Palliative care: Not just another word for hospice

Thursday, January 9, 2020

Thomas LeBlanc, MD, of Duke Cancer Institute in Durham, N.C., joins host David H. Henry, MD, of Pennsylvania Hospital, Philadelphia, to discuss the evolution of the palliative care field and some of the underrecognized ways that it can improve care for hematology-oncology patients.

Plus, in Clinical Correlation, Ilana Yurkiewicz, MD, of Stanford (Calif.) University, shares the story of a patient who put aside her own desire for hospice because of family pressure to pursue curative treatment.

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  • Palliative medicine has evolved tremendously over the past decade; it used to be synonymous with hospice and dying. It is now a sophisticated medical subspecialty with growing and large evidence base.
  • Palliative treatments are aimed at maximizing patient's quality of life and can be provided alongside other curative treatments.
  • Physicians, physician assistants, and nurse practitioners form an interdisciplinary team along with patients and their families.
  • Palliative care specialists can work alongside oncologists to optimize symptom management in patients with multiple or refractory/severe symptoms, including chemotherapy-induced nausea and pain neuropathy.
  • Palliative care specialists also can help provide a safe space and an extra layer of support to patients having difficulty coping with illness.
  • The American Society of Clinical Oncology (ASCO) has developed a guideline that all patients with advanced cancer should be receiving dedicated palliative care services concurrent with active treatment.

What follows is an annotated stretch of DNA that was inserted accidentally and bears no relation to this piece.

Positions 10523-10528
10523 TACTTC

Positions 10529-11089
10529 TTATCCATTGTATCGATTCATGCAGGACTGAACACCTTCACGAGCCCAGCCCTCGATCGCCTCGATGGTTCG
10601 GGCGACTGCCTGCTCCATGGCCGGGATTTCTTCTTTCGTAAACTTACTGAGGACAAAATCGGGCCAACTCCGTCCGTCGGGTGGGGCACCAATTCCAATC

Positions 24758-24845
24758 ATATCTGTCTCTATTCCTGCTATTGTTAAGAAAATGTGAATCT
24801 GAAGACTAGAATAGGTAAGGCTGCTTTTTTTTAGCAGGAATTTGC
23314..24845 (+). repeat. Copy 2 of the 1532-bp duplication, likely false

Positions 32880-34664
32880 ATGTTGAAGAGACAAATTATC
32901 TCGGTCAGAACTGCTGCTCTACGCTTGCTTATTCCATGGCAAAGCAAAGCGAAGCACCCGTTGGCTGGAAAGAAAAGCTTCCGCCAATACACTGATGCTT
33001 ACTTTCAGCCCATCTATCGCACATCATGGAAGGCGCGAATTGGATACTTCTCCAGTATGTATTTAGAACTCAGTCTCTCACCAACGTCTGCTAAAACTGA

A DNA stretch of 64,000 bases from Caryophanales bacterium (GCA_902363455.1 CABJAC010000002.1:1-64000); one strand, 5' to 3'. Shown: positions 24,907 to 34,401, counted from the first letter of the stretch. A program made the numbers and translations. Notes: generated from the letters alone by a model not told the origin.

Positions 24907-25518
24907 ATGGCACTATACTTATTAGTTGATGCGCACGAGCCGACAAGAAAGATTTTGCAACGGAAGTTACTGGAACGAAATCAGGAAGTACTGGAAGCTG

• Workforce shortages in palliative care are limiting access for patients with cancer.


Integration of palliative care into standard oncology care: ASCO Practice Guideline update (2017)

Show notes by Debika Biswal Shinohara, MD, PhD, resident in the department of internal medicine, University of Pennsylvania, Philadelphia.

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Podcast Participants

David Henry, MD
David Henry, MD, FACP, is a clinical professor of medicine at the University of Pennsylvania and vice chairman of the department of medicine at Pennsylvania Hospital in Philadelphia. He received his bachelor’s degree from Princeton University and his MD from the University of Pennsylvania, then completed his internship, residency, and fellowship at the Hospital of the University of Pennsylvania. After 2 years as an attending in the U.S. Air Force, he was drawn to practicing as a hem-onc because of the close patient contact and interaction, and his belief that, win or lose with each patient, one can always make a difference in their care and lives. Follow Dr. Henry on Twitter: @davidhenrymd.
Ilana Yurkiewicz, MD
Ilana Yurkiewicz, MD, is a fellow in hematology and oncology at Stanford University, where she also completed her internal medicine residency. Dr. Yurkiewicz holds an MD from Harvard Medical School and a BS from Yale University. She went into hematology and oncology because of the high-stakes decision-making, meaningful relationships with patients, and opportunity to help people through some of the toughest challenges of their lives. Dr. Yurkiewicz is also a medical journalist. She is a former AAAS Mass Media Fellow and Scientific American blog columnist, and her writing has appeared in numerous media outlets including Hematology News, where she writes the monthly column Hard Questions. Dr. Yurkiewicz is on Twitter: @ilanayurkiewicz.